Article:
Cavalera Brothers Revisit Prime Sepultura: “This is the real Sepultura, right here,” Max Cavelera said towards the end of this Max & Iggor Cavalera set at the Belasco in Downtown L.A. on Saturday night. It was a rare show of defiance from the man who, until recently, has been fairly pragmatic and diplomatic in the press about his former band.
The situation is undeniably messy, and has been for years. Max and Iggor formed Sepultura in Belo Horizonte, Brazil, in 1984. By second album Schizophrenia (1987), the lineup was settled — bassist Paulo Jr and guitarist Andreas Kisser completing the group. Third and fourth albums Beneath the Remains and Arise saw them leap into the premier league of extreme metal. The next two — Chaos AD and Roots — saw them step up again, tasting mainstream metal chart success.
But in 1996, Max Cavalera was out and American vocalist Derrick Green was in. To muddy the waters further, Iggor Cavalera would remain with Sepultura for another decade, eventually leaving in 2006. The current lineup of Sepulura is far from a disaster and, in fact, we saw them recently in this very same venue.
That said, anyone who has seen the Cavalera brothers on this tour can’t really argue with Max’s statement. Based on these two gigs, the Cavaleras are leagues ahead of the current lineup of Sepultura. Sure, Seps had to contend with the difficulties of a stand-in drummer at the L.A. show. And they were performing new music, including songs from 2020’s Quadra.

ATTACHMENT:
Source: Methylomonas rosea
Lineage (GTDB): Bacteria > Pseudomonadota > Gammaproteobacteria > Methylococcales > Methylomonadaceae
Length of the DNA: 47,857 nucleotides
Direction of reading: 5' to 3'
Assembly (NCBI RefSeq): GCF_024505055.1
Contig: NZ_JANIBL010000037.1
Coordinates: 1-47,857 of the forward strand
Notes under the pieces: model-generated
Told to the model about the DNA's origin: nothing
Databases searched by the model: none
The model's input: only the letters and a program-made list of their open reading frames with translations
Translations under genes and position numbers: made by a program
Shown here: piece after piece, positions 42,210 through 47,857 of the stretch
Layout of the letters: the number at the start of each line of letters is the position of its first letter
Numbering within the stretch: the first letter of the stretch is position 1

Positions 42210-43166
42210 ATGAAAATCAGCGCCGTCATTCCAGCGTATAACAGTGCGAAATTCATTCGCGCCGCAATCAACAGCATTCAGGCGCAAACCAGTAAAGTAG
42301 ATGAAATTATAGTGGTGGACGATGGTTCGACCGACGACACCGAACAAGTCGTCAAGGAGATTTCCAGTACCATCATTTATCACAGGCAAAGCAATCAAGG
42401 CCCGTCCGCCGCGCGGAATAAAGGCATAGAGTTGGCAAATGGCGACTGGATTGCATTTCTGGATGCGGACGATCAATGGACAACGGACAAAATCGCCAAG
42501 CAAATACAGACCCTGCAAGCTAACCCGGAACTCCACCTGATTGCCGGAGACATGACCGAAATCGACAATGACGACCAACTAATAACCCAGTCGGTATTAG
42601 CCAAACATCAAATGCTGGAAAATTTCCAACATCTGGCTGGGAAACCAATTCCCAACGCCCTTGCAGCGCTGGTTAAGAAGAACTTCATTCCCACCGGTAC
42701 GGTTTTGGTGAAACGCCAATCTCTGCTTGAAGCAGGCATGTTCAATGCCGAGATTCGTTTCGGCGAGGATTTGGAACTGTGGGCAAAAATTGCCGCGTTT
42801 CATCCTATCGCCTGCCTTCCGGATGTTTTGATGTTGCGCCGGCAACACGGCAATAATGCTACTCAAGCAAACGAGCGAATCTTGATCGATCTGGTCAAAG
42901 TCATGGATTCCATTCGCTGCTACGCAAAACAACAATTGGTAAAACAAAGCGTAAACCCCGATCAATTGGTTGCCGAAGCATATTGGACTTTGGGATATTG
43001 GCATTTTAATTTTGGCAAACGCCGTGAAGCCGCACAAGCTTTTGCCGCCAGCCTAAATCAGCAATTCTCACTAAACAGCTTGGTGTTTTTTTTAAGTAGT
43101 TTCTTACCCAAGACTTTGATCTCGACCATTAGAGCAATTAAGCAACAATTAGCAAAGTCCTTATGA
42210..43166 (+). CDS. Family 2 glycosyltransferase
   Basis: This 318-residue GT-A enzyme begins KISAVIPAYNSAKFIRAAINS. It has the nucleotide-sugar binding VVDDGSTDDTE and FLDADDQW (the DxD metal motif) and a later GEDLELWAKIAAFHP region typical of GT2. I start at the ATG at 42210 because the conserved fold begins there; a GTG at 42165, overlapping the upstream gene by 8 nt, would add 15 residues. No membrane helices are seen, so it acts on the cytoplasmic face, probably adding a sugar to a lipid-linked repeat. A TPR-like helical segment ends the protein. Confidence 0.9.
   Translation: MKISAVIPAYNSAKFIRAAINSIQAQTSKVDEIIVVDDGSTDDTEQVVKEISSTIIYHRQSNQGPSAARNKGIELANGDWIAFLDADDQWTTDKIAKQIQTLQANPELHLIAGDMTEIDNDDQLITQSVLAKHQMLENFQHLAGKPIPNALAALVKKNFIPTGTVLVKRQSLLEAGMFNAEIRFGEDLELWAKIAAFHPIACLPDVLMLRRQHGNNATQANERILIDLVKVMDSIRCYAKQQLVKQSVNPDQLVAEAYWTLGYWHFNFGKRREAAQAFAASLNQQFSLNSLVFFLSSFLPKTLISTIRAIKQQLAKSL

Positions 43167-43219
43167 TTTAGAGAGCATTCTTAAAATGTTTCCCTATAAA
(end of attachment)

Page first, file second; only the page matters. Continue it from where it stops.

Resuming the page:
In contrast, this tour sees the Cavaleras performing music almost exclusively from those Beneath the Remains and Arise albums. Wall to wall metal classics.
The crowd clearly knew it — Los Angeles was up for this show from the moment the doors opened. The mood was one of anticipation with an edge. Flurries of half-assed fighting broke out as people got a touch carried away, but overall it was contained chaos.
The setlist was perfect. Tunes from BTR — the title track, “Inner Self,” “Mass Hypnosis” — gave way to classics from Arise — the title track, “Desperate Cry,” “Dead Embryonic Cells.” We also got the cover of Motorhead’s “Orgasmatron” that the Seps have been performing for decades and, to finish, “Troops of Doom” from the debut Morbid Visions album, and a snippet of “Escape to the Void” from Schizophrenia.
The last time this writer saw Sepultura with Max and Iggor in the ranks was in 1994 (Donington, England), and they were touring the Chaos AD album. Even then, a setlist like this one would have been a dream. So as we see and hear this Cavalera band lay waste to the Belasco with this brutal set, and see their name on the backdrop written in the original Sepultura font, we can only nod at Max’s words. Yup, this truly is the real Sepultura, no matter what it’s called.
Earlier in the night, Max’s son Igor Amadeus Cavalera opened the show with his two-piece project Healing Magic, and very impressive they were too. A sludgy, very heavy sound that is achieved without bass, and the tunes are memorable too .
Denver grindcore metal vets Cephalic Carnage were the middle act, and they too didn’t disappoint. Guttural vocals, loads of songs about smoking weed, and some hilarious black metal masks — what more could you want? Actually, a new album would be nice.
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